On 4 July 1932, Frida had a miscarriage in Detroit, after being under the supervision of her doctors, who recommended long periods of complete bed rest to bring her pregnancy to term. Her body, however, was unable to resist and she was finally taken to the Henry Ford Hospital, where an abortion was performed to finish the process that had begun at home.
Some days later, in a state of deep depression, Frida asked to be brought the fetus of her child so that she could paint it. She was not granted her wish, having to make do with some illustrations provided by Diego and her doctors, with which she began to create this work, named after the hospital in which she was cared for.
Many of Kahlo's paintings from the early 1930s, especially in size, format, architectural setting, and spatial arrangement relate to religious ex-voto paintings of which she and Rivera possessed a large collection ranging in the date over several centuries. Ex-votos are made as a gesture of gratitude for salvation, a granted prayer or disaster averted and left in churches or at shrines. Ex-votos are generally painted on small-scale metal panels and depict the incident along with the Virgin or saint to whom they are offered. Henry Ford Hospital (1932) is a good example where the artist uses the ex-voto format but subverts it by placing herself center stage, rather than recording the miraculous deeds of saints. Kahlo paints her own story, as though she becomes saintly and the work is made not as thanks to the lord but in defiance, questioning why he brings her pain. Henry Ford Hospital is the first painting for which Frida used a metal sheet as a support, in the tradition of Mexican ex-votos, or votive tablets. She continued to use metal in her later works like My Birth (1932), Self-Portrait on the Border of Mexico and The United States (1932), Self-Portrait with Necklace (1933), etc.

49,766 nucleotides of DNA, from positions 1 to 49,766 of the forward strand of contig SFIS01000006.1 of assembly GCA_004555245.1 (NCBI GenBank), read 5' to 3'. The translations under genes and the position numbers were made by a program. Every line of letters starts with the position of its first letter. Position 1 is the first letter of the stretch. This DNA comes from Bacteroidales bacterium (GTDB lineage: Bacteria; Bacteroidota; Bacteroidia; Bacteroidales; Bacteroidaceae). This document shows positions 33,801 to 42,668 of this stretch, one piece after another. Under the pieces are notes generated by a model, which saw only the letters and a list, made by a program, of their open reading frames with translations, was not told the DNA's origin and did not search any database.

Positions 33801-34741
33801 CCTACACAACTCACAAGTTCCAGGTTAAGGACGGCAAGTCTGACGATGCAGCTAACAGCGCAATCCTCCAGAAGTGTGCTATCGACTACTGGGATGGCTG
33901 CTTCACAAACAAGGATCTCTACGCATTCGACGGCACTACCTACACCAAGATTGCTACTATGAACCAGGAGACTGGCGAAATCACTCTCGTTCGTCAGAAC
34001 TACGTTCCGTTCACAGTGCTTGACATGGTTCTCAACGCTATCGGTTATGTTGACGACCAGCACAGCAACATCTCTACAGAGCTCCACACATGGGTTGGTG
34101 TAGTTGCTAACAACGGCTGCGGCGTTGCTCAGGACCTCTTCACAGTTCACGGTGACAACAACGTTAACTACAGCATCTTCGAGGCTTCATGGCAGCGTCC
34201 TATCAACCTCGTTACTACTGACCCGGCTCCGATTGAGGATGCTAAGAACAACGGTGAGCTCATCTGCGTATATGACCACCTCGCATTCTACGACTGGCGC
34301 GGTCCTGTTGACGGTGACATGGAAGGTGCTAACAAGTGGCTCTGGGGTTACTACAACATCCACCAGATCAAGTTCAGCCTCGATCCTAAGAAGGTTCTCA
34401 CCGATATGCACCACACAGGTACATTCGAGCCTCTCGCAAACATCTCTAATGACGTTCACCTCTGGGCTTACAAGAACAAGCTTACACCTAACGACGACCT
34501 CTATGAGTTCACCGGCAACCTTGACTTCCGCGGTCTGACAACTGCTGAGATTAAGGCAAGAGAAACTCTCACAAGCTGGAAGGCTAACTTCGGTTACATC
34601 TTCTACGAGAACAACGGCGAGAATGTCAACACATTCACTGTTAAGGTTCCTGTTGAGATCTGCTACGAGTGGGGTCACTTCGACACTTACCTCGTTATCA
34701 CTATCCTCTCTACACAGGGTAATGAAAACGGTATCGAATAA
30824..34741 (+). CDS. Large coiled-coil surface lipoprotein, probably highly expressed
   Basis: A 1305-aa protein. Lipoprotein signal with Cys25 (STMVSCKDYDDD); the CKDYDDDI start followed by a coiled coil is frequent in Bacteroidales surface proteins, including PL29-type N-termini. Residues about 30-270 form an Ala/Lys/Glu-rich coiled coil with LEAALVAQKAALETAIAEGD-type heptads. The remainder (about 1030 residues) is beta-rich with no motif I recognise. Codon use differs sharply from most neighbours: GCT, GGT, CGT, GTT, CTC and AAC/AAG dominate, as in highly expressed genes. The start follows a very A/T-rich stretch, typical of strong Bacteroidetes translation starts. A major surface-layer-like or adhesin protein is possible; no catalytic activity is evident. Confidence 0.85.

In Henry Ford Hospital, Kahlo lies on a bed, bleeding after a miscarriage. From the exposed naked body six vein-like ribbons flow outwards, attached to symbols. One of these six objects is a fetus, suggesting that the ribbons could be a metaphor for umbilical cords. The other five objects that surround Frida are things that she remembers or things that she had seen in the hospital. For example, the snail makes reference to the time it took for the miscarriage to be over, whilst the flower was an actual physical object given to her by Diego. The artist demonstrates her need to be attached to all that surrounds her: to the mundane and metaphorical as much as the physical and actual. Perhaps it is through this reaching out of connectivity that the artist tries to be 'maternal', even though she is not able to have her own child. Tears pour from Frida’s eyes. There is a view of the Ford Motor Company in the industrial city of Detroit on the horizon, where Rivera was painting some murals.
Frida Kahlo produced a number of portraits with the subjects in bed. This includes My Birth (1932), where she captures her own birth, complete with soiled sheets that tell the story of what has just happened. Beyond that, she used a bed in A Few Small Nips (1935), based on newspaper accounts of a brutal murder, related to her feelings of being ‘murdered by life’. It was timed just as Frida became aware of her husband's misdemeanors, which left her emotionally broken. Sometime in the previous year, Rivera had embarked upon an affair with her younger sister Cristina, which wounded Kahlo deeply. Rivera later commented that the paintings Kahlo made in 1932 were ‘much better than those she executed before losing her baby,’ describing her as: ‘The only artist in the history of art who tore open her chest and heart to reveal the biological truth of her feelings.’ Her dramatic scenes of pain and anguish have successfully built a strong following of support, partly due to her consistent role as the woman who was talented but also taken advantage of. Modern society is growing in support for female rights and this has helped to make Frida Kahlo a true icon, almost a martyr for the mistreated gender.